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Posts Tagged ‘Heirloom vegetable crops’

I manage a local community garden, and this season I tried out an heirloom crop that I have never grown before—or heard of for that matter: Dragon tail radishes. As their name suggests, they are related to true radishes, along with turnips, garden cress, and other popular crops. Unlike radishes and turnips, though, dragon tails are grown for their tasty purple seed pods.

Thus far, I have used them to add a zesty radishlike tang to salads and stir fries.  They also can be pickled.

Dragon-tail-radishes-closeup-crop

ABOVE: Pod production on our plants got ahead of us this week, because I’ve been away visiting gardens with the Annapolis Horticultural Society. Nevertheless, I picked several pounds to deliver to St. Martin’s Ministries food pantry tomorrow. There will be more pods ready to pick on the plants in a day or so.

Dragon-Tail-radishes-closeup

Above: The pods are best picked when they are slender—less than the width of a pencil, although if you like your salad or stir fry ingredients on the spicy side, slightly thicker is fine. Length can vary from about 3 inches to more than 12 inches.

The crisp, tender pods have a radish-like taste. The best pods are much thinner than green beans. As they become thicker and longer, they become spicier.  The largest ones are quite hot. In my kitchen, I use the really slender pods fresh in salads. Slender pods also are fine in stir fries. The thicker, spicier ones taste great in combinations that feature garlic, hot sauce, and other similar ingredients.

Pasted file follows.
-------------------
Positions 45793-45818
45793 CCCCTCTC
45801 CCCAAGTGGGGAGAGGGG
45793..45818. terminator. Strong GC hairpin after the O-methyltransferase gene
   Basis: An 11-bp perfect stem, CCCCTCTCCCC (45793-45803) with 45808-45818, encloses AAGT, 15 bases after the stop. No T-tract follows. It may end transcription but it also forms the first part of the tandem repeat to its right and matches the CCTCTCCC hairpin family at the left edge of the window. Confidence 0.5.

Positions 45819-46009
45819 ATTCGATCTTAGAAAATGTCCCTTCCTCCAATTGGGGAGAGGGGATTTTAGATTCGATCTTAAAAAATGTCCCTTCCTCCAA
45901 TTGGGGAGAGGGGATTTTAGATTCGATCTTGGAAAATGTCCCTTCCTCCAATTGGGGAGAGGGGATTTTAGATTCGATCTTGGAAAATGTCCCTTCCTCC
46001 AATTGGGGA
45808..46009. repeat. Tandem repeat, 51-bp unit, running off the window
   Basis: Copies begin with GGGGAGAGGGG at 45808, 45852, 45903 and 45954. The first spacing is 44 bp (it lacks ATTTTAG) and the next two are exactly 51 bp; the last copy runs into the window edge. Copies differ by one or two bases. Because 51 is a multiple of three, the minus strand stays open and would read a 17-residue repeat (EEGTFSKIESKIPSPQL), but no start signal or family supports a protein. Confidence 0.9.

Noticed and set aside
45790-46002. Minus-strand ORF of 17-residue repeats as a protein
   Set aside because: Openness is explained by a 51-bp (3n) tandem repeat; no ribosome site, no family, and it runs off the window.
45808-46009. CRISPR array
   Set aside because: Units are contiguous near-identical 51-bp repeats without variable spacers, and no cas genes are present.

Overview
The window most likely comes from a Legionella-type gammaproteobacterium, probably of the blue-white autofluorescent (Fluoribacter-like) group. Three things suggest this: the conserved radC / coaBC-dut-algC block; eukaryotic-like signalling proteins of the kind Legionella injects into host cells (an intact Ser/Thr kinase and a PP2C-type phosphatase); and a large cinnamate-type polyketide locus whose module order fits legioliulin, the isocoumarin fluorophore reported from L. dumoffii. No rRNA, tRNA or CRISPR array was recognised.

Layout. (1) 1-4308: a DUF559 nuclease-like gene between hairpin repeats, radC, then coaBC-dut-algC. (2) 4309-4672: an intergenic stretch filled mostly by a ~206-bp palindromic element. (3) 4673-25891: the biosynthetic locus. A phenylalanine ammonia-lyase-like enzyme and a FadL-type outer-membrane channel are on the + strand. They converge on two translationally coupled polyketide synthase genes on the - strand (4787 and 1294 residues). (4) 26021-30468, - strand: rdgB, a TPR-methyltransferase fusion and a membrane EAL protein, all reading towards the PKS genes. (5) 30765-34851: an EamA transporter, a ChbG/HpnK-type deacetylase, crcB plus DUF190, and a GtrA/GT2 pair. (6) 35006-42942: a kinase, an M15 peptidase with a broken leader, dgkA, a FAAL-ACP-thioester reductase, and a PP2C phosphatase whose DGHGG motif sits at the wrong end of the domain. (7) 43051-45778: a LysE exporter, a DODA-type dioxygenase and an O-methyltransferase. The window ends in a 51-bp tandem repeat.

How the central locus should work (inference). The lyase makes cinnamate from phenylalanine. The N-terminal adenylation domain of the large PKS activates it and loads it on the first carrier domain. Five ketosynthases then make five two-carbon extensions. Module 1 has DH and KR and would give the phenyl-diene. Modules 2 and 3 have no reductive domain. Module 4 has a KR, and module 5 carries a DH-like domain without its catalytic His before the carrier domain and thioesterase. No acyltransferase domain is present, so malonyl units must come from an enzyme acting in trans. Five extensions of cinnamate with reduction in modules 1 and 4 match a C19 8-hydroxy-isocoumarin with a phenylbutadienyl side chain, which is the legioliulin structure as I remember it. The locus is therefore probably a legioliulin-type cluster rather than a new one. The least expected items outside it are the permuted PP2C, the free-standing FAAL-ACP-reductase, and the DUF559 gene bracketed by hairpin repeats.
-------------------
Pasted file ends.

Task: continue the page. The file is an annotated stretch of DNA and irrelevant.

In the Garden

Dragon tail radishes couldn’t be easier to grow. Give them a spot in full sun, average soil, and direct sow seeds right in the garden. Water regularly until seedlings are up. Plants spread 1 to 2 feet at maturity, so thin seedlings accordingly. I have found that plants grown in a singe row, rather than a block, are easier to harvest.  Mature plants are about 3 feet tall. You can prune out older branches to keep the plants blooming through the summer months.

The plants are really stunning, and this heirloom crop would be right at home in a flower garden. I wish I had remembered to take pictures of the plants at the peak of bloom, when seedpods were just beginning to appear!  Not only do the plants  produce clouds of white and pinkish flowers that wave in the breeze, the purple pods and stems also are attractive. Furthermore, the flowers attract loads of butterflies. Yes, our plants primarily attracted  clouds of cabbage white butterflies, but still they are really pretty!

Sources

I would like to thank Burpee Seeds for sending me seed of dragon tail radishes to try in the garden.  Several other seed houses, including Baker Creek offer a similar crop called rat-tail radishes, which produce green seedpods.

Dragon tail radishes

Above. Our plants growing at Victory Farm Community Garden, just before today’s harvest. Tomorrow, they are getting pruned! If you are interested in volunteering in our garden, send me an e-mail!

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